Submitted by Sara Bloom, Sheltering Volunteer during the Creek Fire in Central California.
“Cards are my thing, I enjoy making and sending them out to friends and family, and with the pandemic, I finally ended up with more time to make them. The ‘hug’ card I made last year was a design I had made a while ago for a friend who had lost a loved one.”
COVID-19 changed the world, and it also changed how the American Red Cross would safely shelter and care for people displaced by natural disasters during a pandemic.
“Last fall, when I showed up for my first volunteer shifts at one of the hotels acting as a shelter, out of habit, I went to shake the hand of my supervisor. When he said, “we can’t do that right now,” I realized I was going to have to find other ways to communicate.
I would eventually serve mostly at the Local Assistance Center in Clovis. When I started interacting with the fire victims, I saw some were visibly shaken and upset, but due to COVID, there was little we could do to offer physical emotional support, like a hug or touch of their arm, to let them know that they would be okay.
That was when I had a ‘light bulb’ moment about making the cards to at least offer a ‘non-physical’ hug, to those needing some extra emotional support.
At that point, I found my old file with in my design program, and started drawing and cutting the pieces with my Cricut. All the arms were cut by my Cricut, but I eventually went to Kinko’s and made copies of the front and inside of the card, to expedite the process. There was still a few steps left to complete and assemble the cards, so I enlisted the help of fellow volunteers that were sitting with me at the Red Cross table at the Local Assistance Center. Anyone that had helped me fold, cut, glue or color the cards, I had them sign the inside of the card with me.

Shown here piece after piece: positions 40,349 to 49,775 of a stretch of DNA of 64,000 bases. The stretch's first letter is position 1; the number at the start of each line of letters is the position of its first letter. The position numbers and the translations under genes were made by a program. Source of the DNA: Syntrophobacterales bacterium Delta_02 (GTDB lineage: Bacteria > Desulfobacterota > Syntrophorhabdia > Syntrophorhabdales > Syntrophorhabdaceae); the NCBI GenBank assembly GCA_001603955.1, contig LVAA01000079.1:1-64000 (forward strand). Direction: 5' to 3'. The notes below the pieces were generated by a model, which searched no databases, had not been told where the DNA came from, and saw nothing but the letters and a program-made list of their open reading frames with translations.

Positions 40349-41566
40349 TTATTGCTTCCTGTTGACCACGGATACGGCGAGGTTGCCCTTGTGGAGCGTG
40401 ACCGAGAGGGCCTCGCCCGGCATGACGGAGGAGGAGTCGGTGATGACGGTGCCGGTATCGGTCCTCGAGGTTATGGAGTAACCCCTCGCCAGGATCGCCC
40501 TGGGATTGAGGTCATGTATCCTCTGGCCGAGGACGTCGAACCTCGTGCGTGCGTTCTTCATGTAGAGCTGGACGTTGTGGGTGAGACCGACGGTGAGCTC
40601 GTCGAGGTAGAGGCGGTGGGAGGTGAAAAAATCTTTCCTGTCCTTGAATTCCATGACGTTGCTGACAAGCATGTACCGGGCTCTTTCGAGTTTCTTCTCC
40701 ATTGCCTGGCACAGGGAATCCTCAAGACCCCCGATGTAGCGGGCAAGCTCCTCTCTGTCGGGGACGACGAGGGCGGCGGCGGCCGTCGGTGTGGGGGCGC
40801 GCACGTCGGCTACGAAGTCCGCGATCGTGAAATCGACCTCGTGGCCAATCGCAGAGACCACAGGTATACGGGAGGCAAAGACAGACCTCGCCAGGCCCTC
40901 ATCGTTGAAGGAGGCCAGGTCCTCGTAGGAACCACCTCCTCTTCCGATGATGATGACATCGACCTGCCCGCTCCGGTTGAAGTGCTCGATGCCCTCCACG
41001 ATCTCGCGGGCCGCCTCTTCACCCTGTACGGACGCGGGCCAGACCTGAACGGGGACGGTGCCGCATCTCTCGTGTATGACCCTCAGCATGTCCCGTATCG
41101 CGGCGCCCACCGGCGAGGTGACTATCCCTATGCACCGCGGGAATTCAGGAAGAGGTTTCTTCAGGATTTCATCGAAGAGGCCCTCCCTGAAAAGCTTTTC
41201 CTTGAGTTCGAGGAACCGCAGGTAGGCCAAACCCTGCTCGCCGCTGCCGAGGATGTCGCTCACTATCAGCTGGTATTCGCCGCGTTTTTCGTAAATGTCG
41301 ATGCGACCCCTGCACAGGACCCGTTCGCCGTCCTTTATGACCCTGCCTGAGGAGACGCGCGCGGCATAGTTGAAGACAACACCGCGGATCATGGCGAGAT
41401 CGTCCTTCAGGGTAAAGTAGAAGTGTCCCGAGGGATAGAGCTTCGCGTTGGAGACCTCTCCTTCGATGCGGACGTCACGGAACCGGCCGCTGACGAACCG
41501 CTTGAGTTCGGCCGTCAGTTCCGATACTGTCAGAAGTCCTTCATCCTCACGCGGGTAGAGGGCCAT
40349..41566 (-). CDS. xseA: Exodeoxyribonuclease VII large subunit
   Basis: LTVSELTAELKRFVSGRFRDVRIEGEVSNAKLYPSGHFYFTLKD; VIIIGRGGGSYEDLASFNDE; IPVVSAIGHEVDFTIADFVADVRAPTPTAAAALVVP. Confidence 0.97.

Thanks to my helpers, I think around 150 cards were made. Many were handed out at the LAC, and the recipients were touched and appreciative. I also had sent some of the cards with the health services team that were travelling to other areas and they handed out some there as well. I know one of the nurses actually called me to tell me she had given a card to one lady, and she instantly broke down in tears of gratitude after reading it. Exactly the feeling I was hoping to share!”
By Sara Bloom
Sara volunteered days on end supporting hotel shelters and assistance centers during the Creek Fire disaster relief efforts and was recognized by leadership for her stellar contributions.
Any leftover cards Sara made would eventually make their way to Kern County, almost exactly one year later, for the residents affected by the French Fire in Lake Isabella. Evacuees were beyond grateful for a handmade item made by a friendly stranger.
At the Red Cross, we are consistently blown away by the generosity of volunteers who go above and beyond to help comfort and care their neighbors in need. Like Sara, they utilize their unique talents to help others during emergencies like the Creek Fire. Thank you, Sara!